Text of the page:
The Korean War changed all that. It cauterized South Korean politics, making anyone on the left, or from a leftist family, a target of the regime; to be labeled a communist or a leftist was to be blacklisted and ostracized—often by one’s close neighbors, who were desperate to avoid the “Red” taint. Park Chung Hee reinvented himself as an intelligence officer during the war, and seized power in another coup in 1961. He made the Korean Central Intelligence Agency the most powerful political institution in the country, but even with the top business conglomerates, the military, the National Police and the KCIA behind him, he nearly lost the presidential election in 1971—when Kim Dae Jung from the southwest won 46 percent of the vote. That was the proximate cause of Park’s declaration of martial law in 1972 and a new constitution making him president for life. Resistance to his dictatorship persisted, however, with large street demonstrations in 1974 that caused “emergency declarations” to fly around Seoul like bats after dusk. Decree #1 on January 8, 1974 promised to punish anyone who opposed or wanted to revise the 1972 constitution and Decree #4 (April 3) authorized the Education Minister to suspend or expel protesting students.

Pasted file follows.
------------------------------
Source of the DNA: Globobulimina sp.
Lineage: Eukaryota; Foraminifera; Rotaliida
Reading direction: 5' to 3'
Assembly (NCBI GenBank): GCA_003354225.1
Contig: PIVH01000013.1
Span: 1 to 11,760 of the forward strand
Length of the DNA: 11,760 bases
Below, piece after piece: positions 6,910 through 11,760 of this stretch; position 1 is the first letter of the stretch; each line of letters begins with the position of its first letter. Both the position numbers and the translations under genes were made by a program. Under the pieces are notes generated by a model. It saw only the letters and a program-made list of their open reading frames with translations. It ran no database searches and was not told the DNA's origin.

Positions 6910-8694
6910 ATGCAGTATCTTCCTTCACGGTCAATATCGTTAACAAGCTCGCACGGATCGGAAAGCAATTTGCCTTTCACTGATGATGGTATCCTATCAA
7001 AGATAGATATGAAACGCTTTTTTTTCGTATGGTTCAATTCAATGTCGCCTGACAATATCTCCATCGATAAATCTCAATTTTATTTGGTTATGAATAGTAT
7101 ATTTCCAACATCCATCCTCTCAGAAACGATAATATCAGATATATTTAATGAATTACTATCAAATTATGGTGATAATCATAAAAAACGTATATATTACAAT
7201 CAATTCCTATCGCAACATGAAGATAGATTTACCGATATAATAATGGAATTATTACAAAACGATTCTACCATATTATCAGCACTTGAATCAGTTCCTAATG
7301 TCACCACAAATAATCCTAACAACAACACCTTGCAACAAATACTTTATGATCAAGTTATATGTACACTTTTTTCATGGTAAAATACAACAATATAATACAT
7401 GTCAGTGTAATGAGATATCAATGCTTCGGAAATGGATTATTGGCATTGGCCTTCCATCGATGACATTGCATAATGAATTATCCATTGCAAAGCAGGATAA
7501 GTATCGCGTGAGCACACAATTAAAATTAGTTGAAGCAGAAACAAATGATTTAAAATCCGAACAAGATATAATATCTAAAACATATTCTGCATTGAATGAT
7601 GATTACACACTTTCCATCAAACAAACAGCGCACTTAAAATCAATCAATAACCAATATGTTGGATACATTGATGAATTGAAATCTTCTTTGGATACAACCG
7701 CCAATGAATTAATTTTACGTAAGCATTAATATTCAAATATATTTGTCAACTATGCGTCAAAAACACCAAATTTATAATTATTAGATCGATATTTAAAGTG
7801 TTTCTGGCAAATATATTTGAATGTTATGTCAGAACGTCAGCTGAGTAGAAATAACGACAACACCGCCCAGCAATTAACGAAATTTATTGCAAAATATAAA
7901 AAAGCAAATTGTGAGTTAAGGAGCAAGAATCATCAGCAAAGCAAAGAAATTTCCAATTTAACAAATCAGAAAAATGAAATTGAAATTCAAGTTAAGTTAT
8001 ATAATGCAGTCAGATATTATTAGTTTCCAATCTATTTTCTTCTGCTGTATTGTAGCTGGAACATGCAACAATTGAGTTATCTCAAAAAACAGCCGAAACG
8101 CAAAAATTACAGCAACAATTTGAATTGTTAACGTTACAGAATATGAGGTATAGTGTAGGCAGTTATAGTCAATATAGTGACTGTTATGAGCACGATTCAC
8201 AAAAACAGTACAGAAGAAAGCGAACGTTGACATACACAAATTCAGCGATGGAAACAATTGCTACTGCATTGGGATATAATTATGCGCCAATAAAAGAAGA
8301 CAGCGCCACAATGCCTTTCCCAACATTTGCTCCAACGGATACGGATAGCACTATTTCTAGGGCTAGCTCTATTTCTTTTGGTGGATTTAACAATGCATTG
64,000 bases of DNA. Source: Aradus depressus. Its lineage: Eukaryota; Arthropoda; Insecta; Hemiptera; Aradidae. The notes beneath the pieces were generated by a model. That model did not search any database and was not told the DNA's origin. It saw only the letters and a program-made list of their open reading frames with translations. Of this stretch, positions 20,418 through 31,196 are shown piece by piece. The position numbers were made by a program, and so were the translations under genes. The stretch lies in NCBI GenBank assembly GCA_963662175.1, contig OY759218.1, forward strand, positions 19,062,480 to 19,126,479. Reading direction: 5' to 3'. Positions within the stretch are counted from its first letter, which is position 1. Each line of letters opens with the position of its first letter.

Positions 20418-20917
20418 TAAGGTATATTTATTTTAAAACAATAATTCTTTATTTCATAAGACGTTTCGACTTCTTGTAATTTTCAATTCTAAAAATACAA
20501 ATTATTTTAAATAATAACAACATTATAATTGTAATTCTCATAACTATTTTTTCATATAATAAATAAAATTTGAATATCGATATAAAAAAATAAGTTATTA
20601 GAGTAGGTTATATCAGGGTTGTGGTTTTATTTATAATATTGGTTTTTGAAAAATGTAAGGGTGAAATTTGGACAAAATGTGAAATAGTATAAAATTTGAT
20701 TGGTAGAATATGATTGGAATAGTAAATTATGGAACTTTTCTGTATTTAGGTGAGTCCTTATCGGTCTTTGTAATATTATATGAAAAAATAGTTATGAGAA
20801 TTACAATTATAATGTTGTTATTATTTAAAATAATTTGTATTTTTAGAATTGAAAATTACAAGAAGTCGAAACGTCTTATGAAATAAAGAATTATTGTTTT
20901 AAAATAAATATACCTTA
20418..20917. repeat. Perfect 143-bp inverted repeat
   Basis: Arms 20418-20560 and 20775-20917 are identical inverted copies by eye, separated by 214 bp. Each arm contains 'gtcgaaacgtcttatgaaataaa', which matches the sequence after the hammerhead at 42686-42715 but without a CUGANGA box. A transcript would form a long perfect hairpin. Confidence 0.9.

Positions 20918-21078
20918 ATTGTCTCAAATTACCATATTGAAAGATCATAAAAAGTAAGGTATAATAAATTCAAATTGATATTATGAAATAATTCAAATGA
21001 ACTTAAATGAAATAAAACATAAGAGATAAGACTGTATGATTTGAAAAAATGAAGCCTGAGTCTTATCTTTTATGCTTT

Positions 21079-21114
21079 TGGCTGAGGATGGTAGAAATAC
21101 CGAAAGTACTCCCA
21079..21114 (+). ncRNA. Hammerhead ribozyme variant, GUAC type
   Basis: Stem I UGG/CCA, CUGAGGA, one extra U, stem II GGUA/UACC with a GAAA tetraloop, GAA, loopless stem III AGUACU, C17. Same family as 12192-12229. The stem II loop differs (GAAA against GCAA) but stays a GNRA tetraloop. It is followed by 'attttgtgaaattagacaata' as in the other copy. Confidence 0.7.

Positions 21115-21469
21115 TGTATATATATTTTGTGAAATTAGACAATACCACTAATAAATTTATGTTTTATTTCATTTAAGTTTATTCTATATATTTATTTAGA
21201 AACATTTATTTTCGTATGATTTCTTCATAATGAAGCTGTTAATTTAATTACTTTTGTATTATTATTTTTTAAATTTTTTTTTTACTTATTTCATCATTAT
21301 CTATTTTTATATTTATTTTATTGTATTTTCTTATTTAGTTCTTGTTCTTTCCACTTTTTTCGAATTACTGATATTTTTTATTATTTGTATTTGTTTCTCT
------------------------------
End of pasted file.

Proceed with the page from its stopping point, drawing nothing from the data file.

It was in this context that the dictatorship arrested the “PRP” eight—nearly all of them from Taegu—in 1974 and charged them with treason. About a year later (on April 8, 1975), General Park issued Decree #7, which simply shut down Korea University. That same day the Supreme Court took ten minutes to rubber stamp the KCIA’s PRP case; the eight men were hanged the next day at dawn. A month later Park issued his infamous Emergency Decree #9, enumerating a long list of crimes including “fabricating and disseminating false rumors” and assembling in any way “disruptive to political order.” As it happened the KCIA had fabricated the People’s Revolutionary Party out of thin air, and tortured the eight individuals until they admitted belonging to it and working with the North to build a communist Korea.